Deadly clashes between Nepali police and protesters

The Nepalese police has arrested over 30 people as demonstrators Sunday tried to enforce another nationwide strike against the proposed seven state federal solution in the draft Constitution.


“So far I can confirm that eight members of our security forces have been killed, including two paramilitary personnel”, home ministry spokesman Laxmi Prasad Dhakal said. They attacked the officers with stones, knives and spears, and one was set on fire and died, he said.

A new national constitution presented in parliament on Sunday aims to restructure Nepal as a federal state made up of seven provinces and draw a line under a decade-long civil war that ended in 2006. Armed Police Force (APF) personnel Lalit Saud and Ram Bihari Chaudhary have also been killed.

SSP Laxman Neupane was hacked to death while a head constable was burned alive by the protestors, officials said, adding that three demonstrators were also killed in the clash.

According to Bam, protesters from the indigenous Tharu community, who were demonstrating against the upcoming new constitution, had blocked roads and defied curfew in two villages of Kalali district in the country’s southwestern region when the clashes erupted. “Tharus are a peaceful community and we have been putting our demands for an undivided Tharu province peacefully, but our voices were not heard”, she said.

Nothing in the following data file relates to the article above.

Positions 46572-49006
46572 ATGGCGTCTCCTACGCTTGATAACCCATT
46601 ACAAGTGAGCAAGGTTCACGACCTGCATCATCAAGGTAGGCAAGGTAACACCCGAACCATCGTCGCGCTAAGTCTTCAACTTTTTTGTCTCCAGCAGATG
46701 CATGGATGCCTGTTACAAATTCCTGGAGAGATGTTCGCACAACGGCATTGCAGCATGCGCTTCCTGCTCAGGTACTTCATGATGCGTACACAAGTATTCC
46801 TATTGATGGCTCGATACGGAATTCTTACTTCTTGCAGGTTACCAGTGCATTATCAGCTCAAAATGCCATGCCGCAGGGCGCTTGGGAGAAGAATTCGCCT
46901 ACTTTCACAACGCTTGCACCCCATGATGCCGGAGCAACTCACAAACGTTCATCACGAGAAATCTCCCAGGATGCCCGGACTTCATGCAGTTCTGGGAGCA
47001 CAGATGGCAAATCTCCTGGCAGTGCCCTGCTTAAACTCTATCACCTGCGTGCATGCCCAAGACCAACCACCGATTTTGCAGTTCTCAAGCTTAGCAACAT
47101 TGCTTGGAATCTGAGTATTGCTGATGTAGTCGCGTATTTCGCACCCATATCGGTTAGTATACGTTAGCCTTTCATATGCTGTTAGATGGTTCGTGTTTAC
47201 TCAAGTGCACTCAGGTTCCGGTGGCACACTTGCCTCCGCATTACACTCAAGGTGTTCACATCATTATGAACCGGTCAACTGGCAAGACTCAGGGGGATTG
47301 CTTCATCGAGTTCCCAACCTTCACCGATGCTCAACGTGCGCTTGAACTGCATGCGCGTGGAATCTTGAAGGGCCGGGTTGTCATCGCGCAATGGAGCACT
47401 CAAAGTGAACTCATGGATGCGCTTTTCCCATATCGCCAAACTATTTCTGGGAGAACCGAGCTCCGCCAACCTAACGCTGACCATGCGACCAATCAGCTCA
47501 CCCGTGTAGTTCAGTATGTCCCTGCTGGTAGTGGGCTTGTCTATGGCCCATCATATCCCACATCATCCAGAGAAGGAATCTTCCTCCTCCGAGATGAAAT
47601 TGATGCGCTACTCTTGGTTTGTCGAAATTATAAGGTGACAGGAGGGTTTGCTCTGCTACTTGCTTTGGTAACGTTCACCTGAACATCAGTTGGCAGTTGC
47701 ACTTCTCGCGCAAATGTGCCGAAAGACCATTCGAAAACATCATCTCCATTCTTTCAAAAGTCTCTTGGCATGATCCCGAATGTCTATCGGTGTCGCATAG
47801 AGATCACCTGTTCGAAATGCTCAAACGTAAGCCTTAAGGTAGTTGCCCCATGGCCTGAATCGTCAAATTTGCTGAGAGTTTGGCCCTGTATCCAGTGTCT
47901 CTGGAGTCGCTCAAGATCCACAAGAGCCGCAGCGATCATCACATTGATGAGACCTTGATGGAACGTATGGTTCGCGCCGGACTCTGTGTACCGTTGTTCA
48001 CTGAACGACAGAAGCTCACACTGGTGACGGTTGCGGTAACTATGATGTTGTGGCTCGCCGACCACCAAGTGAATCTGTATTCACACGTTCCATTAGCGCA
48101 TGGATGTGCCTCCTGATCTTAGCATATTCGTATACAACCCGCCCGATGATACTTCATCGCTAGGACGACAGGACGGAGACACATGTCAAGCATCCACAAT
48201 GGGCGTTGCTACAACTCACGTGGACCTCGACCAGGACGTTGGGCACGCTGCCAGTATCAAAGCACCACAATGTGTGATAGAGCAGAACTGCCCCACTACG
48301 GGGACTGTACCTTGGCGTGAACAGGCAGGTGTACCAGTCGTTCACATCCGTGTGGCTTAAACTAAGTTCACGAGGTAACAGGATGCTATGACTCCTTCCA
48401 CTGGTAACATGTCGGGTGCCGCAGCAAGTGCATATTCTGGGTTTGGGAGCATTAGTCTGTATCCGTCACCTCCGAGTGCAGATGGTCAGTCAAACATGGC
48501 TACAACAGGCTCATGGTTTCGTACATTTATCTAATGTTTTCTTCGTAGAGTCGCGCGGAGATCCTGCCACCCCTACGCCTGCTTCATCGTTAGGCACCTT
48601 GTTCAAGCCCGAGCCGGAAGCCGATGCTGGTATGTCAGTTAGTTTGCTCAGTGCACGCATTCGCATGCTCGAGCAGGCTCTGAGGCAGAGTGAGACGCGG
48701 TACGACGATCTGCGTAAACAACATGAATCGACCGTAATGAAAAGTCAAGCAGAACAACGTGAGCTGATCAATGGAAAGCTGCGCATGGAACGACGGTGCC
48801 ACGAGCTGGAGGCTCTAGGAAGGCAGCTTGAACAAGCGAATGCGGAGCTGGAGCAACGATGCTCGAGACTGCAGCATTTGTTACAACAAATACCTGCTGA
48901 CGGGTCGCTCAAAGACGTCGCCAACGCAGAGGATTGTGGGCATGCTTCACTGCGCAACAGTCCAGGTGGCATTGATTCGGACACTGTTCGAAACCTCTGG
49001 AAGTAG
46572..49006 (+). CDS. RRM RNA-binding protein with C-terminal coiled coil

Federalism has been the key bone of contention, as Nepal is in its final leg of the constitution drafting process.

The district administration office has imposed a curfew in the district to control the agitation.

Nepal’s bickering parties struck a breakthrough deal earlier this month to carve the country into six provinces in a new constitution, since modified to include a seventh province.

The agitating group has rejected the seven province model of federal system announced by the major political parties in June after April’s devastating natural disaster.

The protesters argue that the new borders will discriminate against historically marginalised communities.


Work on a new national constitution began in 2008, two years after the end of a Maoist insurgency that left an estimated 16,000 people dead and brought down the 240-year-old Hindu monarchy.

Nepal Protest police attacked